Indus Khaitan, CEO and Co-Founder of Quolum, appeared as a guest on the “SaaS Scaled” podcast, hosted by Arman Eshraghi, CEO and Founder of Qrvey, provider of embedded analytics for SaaS applications. Indus and Arman discussed advice for founders on seeking investors, how investors are influencing the SaaS market, how the tech neighborhood became dirty, and more.
You can watch or listen to the podcast here and we’ve covered some highlights of their discussion below.
Acquire seed funding & move fast, versus grow slowly?
As an entrepreneur starting a business, at the top level you have to decide if you’ll bootstrap or if it’s a venture-ready business. I think that decision point is not easy, but could be made depending on who you are as a person. If you have money stocked away, you can bootstrap.
In venture-ready business, as a founder, I consider the product I’m building.
- Am I going into a commoditized market?
A great example is a CRM or marketing automation tool. When building in a commoditized market, many times we think we need a lot of money, and we’ll get bigger faster because there are hundreds of other players. In many cases, that becomes short-lived because customers already know the solution. You throw money at the problem to acquire them, and that rapid burning may not lead to a product/market fit.
If you’re building in a commoditized market you need to have that much capital, but still the trajectory is in question. You still have to have a niche – why customers will buy your product rather than a competitor’s.
2. Am I creating a new product category?
In one hundred percent of cases, with newer categories you cannot throw money at the problem. You must:
- Talk to customers
- Build it out
- Have a product/market fit
Only then are you ready to scale.
Conflating commoditized markets & new product categories
The problem that I see in venture capital business, both of these get conflated. Investors, depending on their agenda, will force you to go to market, raise money faster, do one round after the other without proving your thesis, irrespective of whether it’s commoditized markets or newer categories.
Once you reach a quarter million to half million in revenue, you can put in more money as jet fuel. This is where we see that some companies have not been built sustainably, and this is what’s happening today in the Valley. Companies have raised a lot of money in the last two years, and now they’re going to do a down round or layoffs, and it hurts the employees, the cap table, and the customers.
It’s not a sustainable way to build a business.
What advice would you give founders regarding seeking investors?
The first question I always ask is, What are you building? If you’re building something which is new, you have to nurture that experiment for at least a couple of years. You don’t know:
- Whether there are buyers of the product
- If buyers are ready to pay for it
- If they’ll pay enough to be profitable long term
The mistake founders make is exactly the opposite. They:
- Think their business is venture-ready
- Think they have product/market fit in month 3 or 4
- Have 10 customers who are friends & it’s a wrong product/market fit
- Raise money too quickly from series A or institutional investors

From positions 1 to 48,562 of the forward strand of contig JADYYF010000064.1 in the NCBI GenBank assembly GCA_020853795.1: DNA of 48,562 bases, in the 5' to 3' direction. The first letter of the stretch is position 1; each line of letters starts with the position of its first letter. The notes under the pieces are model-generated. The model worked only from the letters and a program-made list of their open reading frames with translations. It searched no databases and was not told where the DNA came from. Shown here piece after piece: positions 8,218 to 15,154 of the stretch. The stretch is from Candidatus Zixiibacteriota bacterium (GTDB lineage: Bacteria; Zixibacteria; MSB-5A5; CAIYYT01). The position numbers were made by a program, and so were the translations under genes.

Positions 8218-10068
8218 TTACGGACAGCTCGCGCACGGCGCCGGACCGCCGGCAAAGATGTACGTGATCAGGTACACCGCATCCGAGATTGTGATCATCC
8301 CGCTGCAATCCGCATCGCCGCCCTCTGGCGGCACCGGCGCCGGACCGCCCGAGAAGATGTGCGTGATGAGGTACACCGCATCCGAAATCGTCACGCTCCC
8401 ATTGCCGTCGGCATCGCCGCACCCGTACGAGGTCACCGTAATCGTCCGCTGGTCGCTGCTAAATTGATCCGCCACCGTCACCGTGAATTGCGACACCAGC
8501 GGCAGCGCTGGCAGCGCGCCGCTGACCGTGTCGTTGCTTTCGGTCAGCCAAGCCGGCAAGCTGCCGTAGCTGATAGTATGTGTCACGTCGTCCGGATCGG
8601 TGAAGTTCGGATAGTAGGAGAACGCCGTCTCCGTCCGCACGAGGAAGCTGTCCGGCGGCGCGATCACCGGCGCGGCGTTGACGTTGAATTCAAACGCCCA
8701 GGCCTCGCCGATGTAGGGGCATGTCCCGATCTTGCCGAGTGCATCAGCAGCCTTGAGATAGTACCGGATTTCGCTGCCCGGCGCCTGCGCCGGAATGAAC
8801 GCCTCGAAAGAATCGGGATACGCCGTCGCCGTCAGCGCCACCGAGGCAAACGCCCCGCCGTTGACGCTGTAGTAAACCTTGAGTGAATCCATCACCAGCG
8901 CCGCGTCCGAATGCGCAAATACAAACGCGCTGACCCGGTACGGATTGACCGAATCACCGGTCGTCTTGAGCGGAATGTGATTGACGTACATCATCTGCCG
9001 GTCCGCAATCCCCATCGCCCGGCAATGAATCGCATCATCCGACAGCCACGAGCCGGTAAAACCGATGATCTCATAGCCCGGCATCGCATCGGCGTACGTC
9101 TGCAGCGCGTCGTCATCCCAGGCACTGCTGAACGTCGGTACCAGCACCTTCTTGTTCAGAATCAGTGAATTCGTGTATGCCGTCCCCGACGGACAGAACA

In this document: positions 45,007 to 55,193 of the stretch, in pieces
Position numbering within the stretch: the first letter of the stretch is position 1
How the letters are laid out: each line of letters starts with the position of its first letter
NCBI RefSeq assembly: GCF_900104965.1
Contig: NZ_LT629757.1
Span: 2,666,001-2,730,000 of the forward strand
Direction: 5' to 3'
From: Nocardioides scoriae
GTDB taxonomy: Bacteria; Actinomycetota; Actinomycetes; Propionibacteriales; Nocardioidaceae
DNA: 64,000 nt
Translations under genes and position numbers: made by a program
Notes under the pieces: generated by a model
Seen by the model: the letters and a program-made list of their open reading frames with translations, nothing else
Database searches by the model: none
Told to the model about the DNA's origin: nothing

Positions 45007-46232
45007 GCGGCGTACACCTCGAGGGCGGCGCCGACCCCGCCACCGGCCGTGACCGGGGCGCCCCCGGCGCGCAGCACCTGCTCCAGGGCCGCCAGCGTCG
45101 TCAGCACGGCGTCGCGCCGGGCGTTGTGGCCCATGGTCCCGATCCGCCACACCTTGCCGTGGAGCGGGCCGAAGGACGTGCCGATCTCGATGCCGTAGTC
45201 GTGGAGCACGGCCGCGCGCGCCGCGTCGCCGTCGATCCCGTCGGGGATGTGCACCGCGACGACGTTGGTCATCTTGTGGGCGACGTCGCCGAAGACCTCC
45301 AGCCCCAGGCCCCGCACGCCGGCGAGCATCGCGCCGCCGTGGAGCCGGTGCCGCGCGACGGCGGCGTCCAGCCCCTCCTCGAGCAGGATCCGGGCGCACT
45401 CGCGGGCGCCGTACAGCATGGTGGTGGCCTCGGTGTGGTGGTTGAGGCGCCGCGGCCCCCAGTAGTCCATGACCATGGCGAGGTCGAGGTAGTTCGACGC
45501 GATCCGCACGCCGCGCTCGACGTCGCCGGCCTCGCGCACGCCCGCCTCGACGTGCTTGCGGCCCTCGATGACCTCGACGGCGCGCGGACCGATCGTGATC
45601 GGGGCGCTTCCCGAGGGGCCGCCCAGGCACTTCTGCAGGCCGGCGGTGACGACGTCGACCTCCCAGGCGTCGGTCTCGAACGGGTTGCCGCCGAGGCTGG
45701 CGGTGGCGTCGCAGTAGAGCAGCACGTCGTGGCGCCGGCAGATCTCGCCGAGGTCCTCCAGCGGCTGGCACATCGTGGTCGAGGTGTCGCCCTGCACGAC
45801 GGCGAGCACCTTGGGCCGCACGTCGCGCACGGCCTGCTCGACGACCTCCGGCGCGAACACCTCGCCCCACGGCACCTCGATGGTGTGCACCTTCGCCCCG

- Investors put the founder on a timeline to show revenue growth & traction
But behind the scenes, if the business is not ready to show traction and you don’t have product/market fit, you’re going to acquire “false” product/market fit. You may acquire customers through performance marketing, but it may be the wrong set and they will churn after six months.
So, the advice I would give founders is figure out what you’re building. Is it a better product in a commoditized market, or a new product category?
Second, don’t talk to just the 10 customers who are in your network. Do a LinkedIn outreach to second-degree connections, people who will give you the middle finger because they don’t know you. That is the feedback you’re looking for.
Is the SaaS market overly influenced by investors?
Yes, because in the last five years, people have become aware of how fast SaaS compounds. A dollar today can rapidly grow to one million then 70 million in revenue just by the laws of compounding. Hence SaaS has become a favorite destination for deploying capital, not just in private markets. If you look at the public market, the likes of Snowflake, Okta, Datadog, or Zoom have hundreds of billions of dollars in valuation because public market investors have also woken up.
Celebrating the wrong milestones
When we celebrate funding, I think we are celebrating the wrong metric. We are celebrating unicorn valuations as if the company has won the war, won customers, and distributed wealth to everybody who was involved, from investors to founders.
If we look back, it made sense to celebrate that there were companies with billion dollar valuations, because the craziness was not there. But what happened is the tech neighborhood became dirty. Everybody wanted a unicorn valuation, and all sorts of financial engineering is done to achieve that status.
If I am a customer, what does a unicorn status give me? Nothing.
As a kid growing up in India, I remember a neighborhood bridge was supposed to be built over a small river. One day, we found out the bridge would not get built because the person who took the debt from a local bank ran out of money. There was no celebration before, when he was first awarded the contract. The only celebration that was supposed to happen was when the bridge was opened for the public.
If you equate that to venture capital, I am borrowing money from someone to build a business. My job as an entrepreneur is to deliver that business to my customers, and hopefully in the process, return that investment in multiples back to the investors and participate in that win.